Large group of pro-life Christians in Texas a large group of pro-life Christians in Texaswill be participating in the Pro-Life Clean Energy Campaign
Owing to the very harmful effects of common air pollution on fetal and childhood development, a large group of pro-life Christians in Texas, through the Evangelical Environmental Network, will be participating in the Pro-Life Clean Energy Campaign, according to a press release put out late last week.
The press release states that over half a million nationwide will be participating in the campaign, with over 24,642 in Texas now slated to take part. The campaign is calling for a transition to 100% “clean” electricity by the year 2030.
“It is time to stop poisoning the womb and our environment and create a cleaner, brighter future for our children, free from pollution,” explained the Reverend Mitch Hescox, President/CEO of the Evangelical Environmental Network. “Over 638,000 kids in Texas have asthma, and pollution makes it hard for them to breath [sic]. That’s not right.”
“The Holy Bible testifies to God’s mandate on all Believers to care for Creation. Industrial pollution is clearly harmful to the environment and threatens to harm human lives. That is why Christians in Texas are asking policy makers to make creation care a priority,” stated Reverend Dr Daniel Flores, The Hispanic Wesleyan Society, Fort Worth, Texas.
Here’s an overview of what the campaign is looking for from elected officials like Governor Abbott, and the presidential candidates (courtesy of the press release):
- Free our children from pollution all across America with 100% clean electricity from renewable resources by 2030.
- Defend our freedom to create our own electricity from wind & sunshine, without fees championed by monopolistic utilities to make it unaffordable and out of reach.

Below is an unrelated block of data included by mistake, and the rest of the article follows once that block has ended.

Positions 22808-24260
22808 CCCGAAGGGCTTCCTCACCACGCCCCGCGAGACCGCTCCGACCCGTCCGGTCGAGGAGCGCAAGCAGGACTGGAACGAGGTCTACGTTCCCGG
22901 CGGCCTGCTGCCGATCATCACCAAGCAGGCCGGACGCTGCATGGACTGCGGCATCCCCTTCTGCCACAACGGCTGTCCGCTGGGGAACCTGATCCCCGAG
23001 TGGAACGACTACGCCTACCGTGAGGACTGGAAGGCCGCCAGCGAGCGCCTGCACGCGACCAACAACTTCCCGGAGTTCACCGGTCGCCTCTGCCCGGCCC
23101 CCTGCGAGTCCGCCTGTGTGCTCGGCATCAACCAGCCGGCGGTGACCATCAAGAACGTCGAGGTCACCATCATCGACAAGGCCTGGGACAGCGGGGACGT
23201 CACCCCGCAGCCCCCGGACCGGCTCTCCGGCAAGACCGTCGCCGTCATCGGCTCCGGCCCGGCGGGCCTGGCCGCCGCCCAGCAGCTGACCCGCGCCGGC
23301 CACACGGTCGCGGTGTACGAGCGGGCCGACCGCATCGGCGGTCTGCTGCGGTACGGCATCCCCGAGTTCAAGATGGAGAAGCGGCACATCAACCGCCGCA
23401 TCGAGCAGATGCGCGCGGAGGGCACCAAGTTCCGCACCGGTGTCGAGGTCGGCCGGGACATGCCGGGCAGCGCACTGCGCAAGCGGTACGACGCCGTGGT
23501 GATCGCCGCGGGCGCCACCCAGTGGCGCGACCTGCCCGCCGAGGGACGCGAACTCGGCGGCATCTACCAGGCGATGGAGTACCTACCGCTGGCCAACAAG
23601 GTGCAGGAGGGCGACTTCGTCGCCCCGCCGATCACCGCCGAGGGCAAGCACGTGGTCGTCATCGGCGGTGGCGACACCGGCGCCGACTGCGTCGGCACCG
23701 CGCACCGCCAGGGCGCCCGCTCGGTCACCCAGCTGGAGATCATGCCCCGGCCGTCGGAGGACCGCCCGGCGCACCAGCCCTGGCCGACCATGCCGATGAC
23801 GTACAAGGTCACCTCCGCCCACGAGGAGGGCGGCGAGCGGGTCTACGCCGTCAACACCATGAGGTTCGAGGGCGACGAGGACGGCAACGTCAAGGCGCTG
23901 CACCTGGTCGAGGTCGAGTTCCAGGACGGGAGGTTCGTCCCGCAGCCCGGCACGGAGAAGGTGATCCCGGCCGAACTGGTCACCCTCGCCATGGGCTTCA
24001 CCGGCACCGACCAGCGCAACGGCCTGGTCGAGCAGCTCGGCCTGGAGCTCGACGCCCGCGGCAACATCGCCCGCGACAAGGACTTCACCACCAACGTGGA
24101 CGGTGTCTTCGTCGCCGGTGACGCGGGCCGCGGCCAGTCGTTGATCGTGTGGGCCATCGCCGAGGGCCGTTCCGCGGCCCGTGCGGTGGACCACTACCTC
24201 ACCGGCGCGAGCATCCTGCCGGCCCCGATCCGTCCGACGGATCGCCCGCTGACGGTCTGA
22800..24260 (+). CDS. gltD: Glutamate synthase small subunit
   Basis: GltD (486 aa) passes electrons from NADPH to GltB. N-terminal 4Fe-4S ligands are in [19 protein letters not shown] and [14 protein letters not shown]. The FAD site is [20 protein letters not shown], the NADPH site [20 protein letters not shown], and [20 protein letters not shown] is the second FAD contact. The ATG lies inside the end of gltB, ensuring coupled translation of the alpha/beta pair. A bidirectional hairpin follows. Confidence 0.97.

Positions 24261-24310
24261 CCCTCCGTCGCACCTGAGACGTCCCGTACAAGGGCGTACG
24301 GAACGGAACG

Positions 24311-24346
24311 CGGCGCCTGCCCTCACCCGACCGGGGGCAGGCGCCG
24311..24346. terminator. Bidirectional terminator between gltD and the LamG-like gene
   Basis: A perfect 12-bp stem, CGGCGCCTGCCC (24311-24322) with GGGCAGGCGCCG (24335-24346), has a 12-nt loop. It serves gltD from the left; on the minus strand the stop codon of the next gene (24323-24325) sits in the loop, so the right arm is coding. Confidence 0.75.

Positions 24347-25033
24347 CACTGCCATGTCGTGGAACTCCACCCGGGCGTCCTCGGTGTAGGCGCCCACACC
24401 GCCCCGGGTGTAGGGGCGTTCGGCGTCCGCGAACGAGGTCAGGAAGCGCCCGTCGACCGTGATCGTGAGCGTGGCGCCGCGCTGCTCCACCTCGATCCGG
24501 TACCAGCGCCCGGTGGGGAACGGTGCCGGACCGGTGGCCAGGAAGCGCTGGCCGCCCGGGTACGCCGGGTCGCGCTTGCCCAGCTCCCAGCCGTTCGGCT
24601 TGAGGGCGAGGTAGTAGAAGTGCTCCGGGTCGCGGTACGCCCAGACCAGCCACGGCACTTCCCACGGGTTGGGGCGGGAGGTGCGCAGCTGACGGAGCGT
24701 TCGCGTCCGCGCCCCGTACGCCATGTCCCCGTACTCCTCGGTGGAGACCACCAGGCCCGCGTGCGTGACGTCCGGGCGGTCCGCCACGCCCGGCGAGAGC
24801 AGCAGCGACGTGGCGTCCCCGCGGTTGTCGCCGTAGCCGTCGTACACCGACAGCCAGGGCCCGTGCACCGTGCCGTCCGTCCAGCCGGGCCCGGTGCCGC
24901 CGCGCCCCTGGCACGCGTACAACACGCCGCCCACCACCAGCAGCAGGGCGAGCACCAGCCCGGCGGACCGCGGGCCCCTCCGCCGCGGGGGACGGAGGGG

- Free our communities from regulations that prevent us from joining together to create our own clean electricity and sell what we don’t need to others.
- Free businesses from such regulations so that they, too, can create and sell clean electricity.
“Our children, both the unborn and born, deserve the right to an abundant life unhindered by pollutants that threaten their hearts, lungs, and brains. We have a biblical responsibility to defend our children and at the same time empower our markets for energy freedom,” concluded Hescox.
It should be noted here that Texas set a new record for wind energy on February 18th — producing over 14,000 megawatts (MW) of electricity that day (~45% of state use).
By Silvia Leahu-Aluas, Leaders in Energy, Director – Sustainable Manufacturing The second conversation of Leaders in Energy without Borders (LEWB), held in Google Hangout session on February 29, 2016, was a discussion on “Scenarios for a 100% renewable energy global architecture.” Participants explored the idea that the global energy architecture needs a complete shift towards renewable energy in order to achieve the UN Sustainable Development goals, in particular goal # 7, to “ensure access to affordable, reliable, sustainable, and modern energy for all.” The session examined research on how and when the transition to 100% renewable energy could be accomplished and also provided some examples of where this is being accomplished at the local, regional, and global levels.